KING: And in terms of several members said, can you get back to us, when he said he didn't have it, do you have a firm deadline for that? And do you plan to bring him back and put him under oath again?

STUPAK: I don't think we'll bring him back. Will he come back? Yes, I think he will come back before the Energy and Commerce Committee. But we're not going to do it until we have a good finalized investigation, either the president's commission, which the president wants in the next six months, or even BP's internal investigation.

That would probably be the time to bring him back. Because otherwise you're just going to get the same. But we have two more hearings set. The reasons why we're doing all of these hearings -- this will be our -- fifth hearing was today, is at the end we can develop our legislative package so we can start moving yet this summer and this fall and get it completed before this Congress adjourns.

KING: The biggest surprise in today's hearing was when the ranking Republican on the Energy and Commerce Committee apologized twice to Mr. Hayward, saying that he thought the White House essentially had a shakedown, he used the word "shakedown," to create the $20 billion escrow fund. And he said it was a slush fund. He did not want that in the hands of the government.

Congressman Barton raised a point most Republicans -- all Republicans we know have repudiated that language, "slush fund," "shakedown." But he raised a point about why was the attorney general of the United States across from Mr. Hayward and the other top BP officials at the White House at a time he is leading the criminal investigation? The attorney general was asked about it today and said this.


ERIC HOLDER, ATTORNEY GENERAL: Let me be clear, I don't apologize for the Justice Department's role in this matter. And I don't apologize for the way in which this administration has approached this question.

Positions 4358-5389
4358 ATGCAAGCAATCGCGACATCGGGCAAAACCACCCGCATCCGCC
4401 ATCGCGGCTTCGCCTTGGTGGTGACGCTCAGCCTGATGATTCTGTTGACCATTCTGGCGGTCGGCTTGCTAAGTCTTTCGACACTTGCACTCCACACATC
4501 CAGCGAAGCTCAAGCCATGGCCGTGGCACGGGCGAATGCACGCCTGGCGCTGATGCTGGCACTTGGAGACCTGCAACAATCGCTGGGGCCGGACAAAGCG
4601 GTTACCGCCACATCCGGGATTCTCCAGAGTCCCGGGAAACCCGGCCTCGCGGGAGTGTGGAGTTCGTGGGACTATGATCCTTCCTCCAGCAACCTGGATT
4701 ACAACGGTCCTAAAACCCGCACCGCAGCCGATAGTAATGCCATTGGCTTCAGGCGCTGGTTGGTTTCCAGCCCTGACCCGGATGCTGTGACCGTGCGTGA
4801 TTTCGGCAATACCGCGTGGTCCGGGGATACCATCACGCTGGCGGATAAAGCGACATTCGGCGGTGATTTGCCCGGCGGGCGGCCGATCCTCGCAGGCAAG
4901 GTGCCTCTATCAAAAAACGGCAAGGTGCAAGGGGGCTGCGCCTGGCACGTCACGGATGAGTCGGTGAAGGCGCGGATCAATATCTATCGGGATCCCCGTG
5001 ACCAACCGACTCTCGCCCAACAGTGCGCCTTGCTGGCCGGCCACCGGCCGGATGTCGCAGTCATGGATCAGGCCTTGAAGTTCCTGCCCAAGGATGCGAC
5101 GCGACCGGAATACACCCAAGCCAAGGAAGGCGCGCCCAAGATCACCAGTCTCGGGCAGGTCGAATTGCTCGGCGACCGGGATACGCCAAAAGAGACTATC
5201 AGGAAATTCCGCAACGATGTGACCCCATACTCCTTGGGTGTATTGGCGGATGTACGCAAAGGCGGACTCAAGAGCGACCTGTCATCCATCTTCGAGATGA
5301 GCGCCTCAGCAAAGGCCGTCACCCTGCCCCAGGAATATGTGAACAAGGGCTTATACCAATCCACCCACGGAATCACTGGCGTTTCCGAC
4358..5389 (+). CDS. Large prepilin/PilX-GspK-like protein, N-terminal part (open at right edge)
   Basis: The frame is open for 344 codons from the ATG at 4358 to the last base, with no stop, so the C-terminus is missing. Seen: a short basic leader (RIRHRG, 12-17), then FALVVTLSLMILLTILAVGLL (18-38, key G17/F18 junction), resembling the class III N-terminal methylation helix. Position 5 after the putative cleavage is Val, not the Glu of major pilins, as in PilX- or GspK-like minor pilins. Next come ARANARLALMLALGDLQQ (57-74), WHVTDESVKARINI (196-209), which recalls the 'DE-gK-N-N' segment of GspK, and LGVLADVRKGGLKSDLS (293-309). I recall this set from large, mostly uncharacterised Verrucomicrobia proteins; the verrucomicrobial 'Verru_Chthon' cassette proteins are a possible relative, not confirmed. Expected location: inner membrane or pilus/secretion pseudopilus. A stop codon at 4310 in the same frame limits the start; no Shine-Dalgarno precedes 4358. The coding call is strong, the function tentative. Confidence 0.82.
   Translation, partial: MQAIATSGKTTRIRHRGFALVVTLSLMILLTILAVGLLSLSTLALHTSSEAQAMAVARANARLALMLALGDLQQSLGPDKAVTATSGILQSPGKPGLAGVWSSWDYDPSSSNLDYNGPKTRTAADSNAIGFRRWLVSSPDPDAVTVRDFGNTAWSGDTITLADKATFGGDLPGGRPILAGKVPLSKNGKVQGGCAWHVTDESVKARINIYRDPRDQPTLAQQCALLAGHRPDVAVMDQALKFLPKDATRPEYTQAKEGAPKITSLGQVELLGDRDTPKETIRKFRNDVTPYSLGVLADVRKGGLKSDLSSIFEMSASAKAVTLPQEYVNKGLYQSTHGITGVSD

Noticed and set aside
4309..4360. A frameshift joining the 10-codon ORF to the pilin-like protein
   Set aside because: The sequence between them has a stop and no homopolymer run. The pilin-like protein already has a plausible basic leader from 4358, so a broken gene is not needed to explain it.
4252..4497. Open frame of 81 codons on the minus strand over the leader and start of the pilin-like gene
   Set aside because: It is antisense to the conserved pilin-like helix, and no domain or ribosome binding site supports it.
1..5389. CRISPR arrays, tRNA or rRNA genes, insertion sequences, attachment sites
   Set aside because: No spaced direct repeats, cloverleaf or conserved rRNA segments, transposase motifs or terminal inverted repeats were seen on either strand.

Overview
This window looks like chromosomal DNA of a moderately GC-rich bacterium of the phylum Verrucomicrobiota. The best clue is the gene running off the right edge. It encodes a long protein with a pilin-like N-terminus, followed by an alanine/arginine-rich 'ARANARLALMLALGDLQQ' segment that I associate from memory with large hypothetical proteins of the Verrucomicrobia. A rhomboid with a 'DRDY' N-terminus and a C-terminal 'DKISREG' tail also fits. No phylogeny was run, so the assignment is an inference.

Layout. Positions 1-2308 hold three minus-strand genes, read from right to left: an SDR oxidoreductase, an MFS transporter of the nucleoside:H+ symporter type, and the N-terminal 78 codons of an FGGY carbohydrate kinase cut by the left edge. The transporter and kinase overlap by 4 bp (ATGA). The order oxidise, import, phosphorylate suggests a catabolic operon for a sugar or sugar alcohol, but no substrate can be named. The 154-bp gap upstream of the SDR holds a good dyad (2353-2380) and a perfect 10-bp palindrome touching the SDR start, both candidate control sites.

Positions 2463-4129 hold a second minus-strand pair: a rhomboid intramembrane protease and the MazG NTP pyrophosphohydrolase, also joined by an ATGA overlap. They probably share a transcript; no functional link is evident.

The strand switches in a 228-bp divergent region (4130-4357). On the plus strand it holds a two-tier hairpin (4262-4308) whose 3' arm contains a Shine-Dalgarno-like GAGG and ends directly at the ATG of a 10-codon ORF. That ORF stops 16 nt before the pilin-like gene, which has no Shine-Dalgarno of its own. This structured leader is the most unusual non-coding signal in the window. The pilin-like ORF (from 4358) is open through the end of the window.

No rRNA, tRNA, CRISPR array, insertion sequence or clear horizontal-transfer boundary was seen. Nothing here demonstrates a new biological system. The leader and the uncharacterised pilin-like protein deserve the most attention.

KING: Do you think, again, as the chairman of a committee in the Congress, as former police officer, should the attorney general of the United States at a time he's leading a criminal investigation into this company, be sitting across the table, at a time when there's no doubt the White House is pressuring BP to come up with this money and do more?

STUPAK: And the American people and Republicans are pressuring the president to come up with some kind of fund to help make these victims whole -- at least as whole as we can make them during the interim.

Remember, this fund is set up after 9/11 Commission and Mr. Finkbinder (sic), I think it is, is...

KING: Ken Feinberg, right.

STUPAK: Feinberg, is going to be the head of it. Remember, it was 9/11 Commission, there were criminal investigations going on there. So I think you had to ask -- some parameters had to be negotiated. Can they be done under law? We're using the 9/11 Commission model by...

(CROSSTALK) KING: It has to be the attorney general, though? Couldn't be -- doesn't that send a signal?

STUPAK: Well, don't you have the assistant attorney general? I think we had to have someone to say, look, this is where you can go without limiting your criminal liability or your civil liability. For instance, the question was brought up today, well, you're going to pay for all of the health care of the people in the Gulf?

Well, no, but I think those who lost their job and then lost their health care, that would be legitimate under this fund. They had to put some parameters in there. I think it was worthwhile having the attorney general there to help put some parameters there.